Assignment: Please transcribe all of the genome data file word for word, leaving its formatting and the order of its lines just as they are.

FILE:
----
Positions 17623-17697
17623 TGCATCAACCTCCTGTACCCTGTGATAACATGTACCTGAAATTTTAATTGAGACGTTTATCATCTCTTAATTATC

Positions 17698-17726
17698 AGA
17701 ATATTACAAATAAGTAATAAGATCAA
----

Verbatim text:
Positions 17623-17697
17623 TGCATCAACCTCCTGTACCCTGTGATAACATGTACCTGAAATTTTAATTGAGACGTTTATCATCTCTTAATTATC

Positions 17698-17726
17698 AGA
17701 ATATTACAAATAAGTAATAAGATCAA